American Printer's mission is to be the most reliable and authoritative source of information on integrating tomorrow's technology with today's management.
Oct 1, 1998 12:00 AM
Communication using the Internet has been growing by leaps and bounds. In 1995, seven percent of all adults accessed the Internet. By 1998, that number had jumped to 36 percent. The dramatic growth of the Internet and the World Wide Web is affecting every sector of business, and the graphic arts industry is no exception. The latest figures show there are more than 1,500 printing-industry related Web sites, for example, but in an industry with 35,000 companies, that's still a drop in the bucket.
To better understand the printing industry's coexistence with the Internet, the Graphic Arts Marketing Information Service of Printing Industries of America (GAMIS/PIA) commissioned a study to investigate how printers use the Internet and the Web as a value-added service, a profit center, a promotional tool, a production tool and a communication enhancer. Gordon S. Black Corp. conducted the research.
Who's doing what with the Internet? Today, four out of five graphic arts firms have access to the Internet in some form. However, those companies with access do not necessarily have their own Web site.
Ninety percent of large companies (50 employees or more) have Internet access, compared with only 73 percent of firms with fewer than 20 employees.
Even though 80 percent of commercial printers and trade shops have Internet access, often these companies do not allow universal use of these services. About two-thirds (65 percent) of locations allow Internet access only through specific departments. Prepress and administrative functions are the most likely to use the Internet, probably because those departments are already equipped with networked computers and, at the least, modem connections.
Of those companies with Internet access, just under half (48 percent) maintain a Web site. And if you consider the entire industry, 38 percent have a Web site. On a percentage basis, more large firms (61 percent) have a Web site than small (less than 20 employees). However, considering that 80 percent of all graphic arts firms have fewer than 20 employees, there actually are seven times as many Web sites representing small printers as compared to the larger firms.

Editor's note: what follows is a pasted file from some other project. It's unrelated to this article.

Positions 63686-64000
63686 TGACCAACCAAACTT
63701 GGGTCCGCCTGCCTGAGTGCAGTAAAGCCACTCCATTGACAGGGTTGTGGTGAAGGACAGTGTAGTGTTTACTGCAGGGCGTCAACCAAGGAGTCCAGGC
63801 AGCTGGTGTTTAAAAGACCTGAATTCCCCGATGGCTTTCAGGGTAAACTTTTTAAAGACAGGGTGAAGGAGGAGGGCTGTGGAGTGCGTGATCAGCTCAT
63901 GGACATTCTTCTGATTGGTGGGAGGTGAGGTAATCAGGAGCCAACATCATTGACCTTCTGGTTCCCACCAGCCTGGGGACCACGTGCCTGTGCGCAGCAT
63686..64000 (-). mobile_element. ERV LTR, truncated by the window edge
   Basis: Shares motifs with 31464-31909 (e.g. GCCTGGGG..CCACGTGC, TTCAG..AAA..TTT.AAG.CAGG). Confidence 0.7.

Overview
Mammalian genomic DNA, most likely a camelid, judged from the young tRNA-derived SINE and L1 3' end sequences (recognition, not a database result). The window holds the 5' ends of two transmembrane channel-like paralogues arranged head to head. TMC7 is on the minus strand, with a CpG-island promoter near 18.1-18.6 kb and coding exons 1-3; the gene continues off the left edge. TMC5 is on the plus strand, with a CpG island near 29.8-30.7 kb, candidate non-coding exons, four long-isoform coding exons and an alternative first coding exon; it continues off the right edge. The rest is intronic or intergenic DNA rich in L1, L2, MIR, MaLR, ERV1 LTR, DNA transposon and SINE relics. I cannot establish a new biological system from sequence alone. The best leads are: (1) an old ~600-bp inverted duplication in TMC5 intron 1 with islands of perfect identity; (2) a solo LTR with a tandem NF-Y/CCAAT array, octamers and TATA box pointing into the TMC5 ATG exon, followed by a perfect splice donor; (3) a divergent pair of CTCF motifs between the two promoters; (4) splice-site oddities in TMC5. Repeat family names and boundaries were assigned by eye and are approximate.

Why don't more printing companies maintain Web sites? Of the study respondents, 34 percent were in the process of developing a site and another 26 percent considered it an important step but were too busy to move ahead with it. An additional 23 percent didn't think a Web site would be useful to their companies at this time.
The GAMIS study also looked at why printers launch Web sites-what do they hope to accomplish? The main reasons given were for marketing purposes (41 percent), followed by sales-related functions such as quotes and requests (21 percent) and to facilitate customer service operations (20 percent). An additional 17 percent see their Web site as being ideal for file transfers.
"We established a Web site to get our name out there and to continue our sales and marketing effort in a different venue," states one innovative printer. Another points to better exposure using the Internet. "Instead of being restricted to our geographic market for orders, we would like to receive jobs from throughout the state or other parts of the country."
One printer even said that it was exciting to "see how we've become known from Oregon to Maine" using the Internet. "That wouldn't have been possible without the Web, considering the size of this firm."
If those are the major goals, then what types of services are most frequently offered on printers' Web sites? Most everyone (99 percent) believes that a listing of business services is a basic requirement, and 98 percent include general company information. E-mail was a high-ranking service at 95 percent, along with information on production capabilities (91 percent) and sales information (87 percent).
More Web savvy companies specify that the basic requirements for their Web site include ease of use, targeting to both current and potential customers and a high level of impact. "It needs to be easy to navigate, informational and tell our story without being too complicated," explains one trade shop owner. Another stresses the importance of having the Web site be distinctive and "a little fun."
What is a bit disturbing is that the offerings beyond the basics are amazingly sparse. Only 60 percent offer links to other helpful sites, and barely 24 percent list employment opportunities.
Everyone seems to understand that services need to be listed, but few move beyond that to actually make their site interesting and interactive enough to have people return on a regular basis. This is an opportunity missed by the majority of printers, who obviously see their Web sites as nothing more than electronic "brochures" that needs updating every year or two.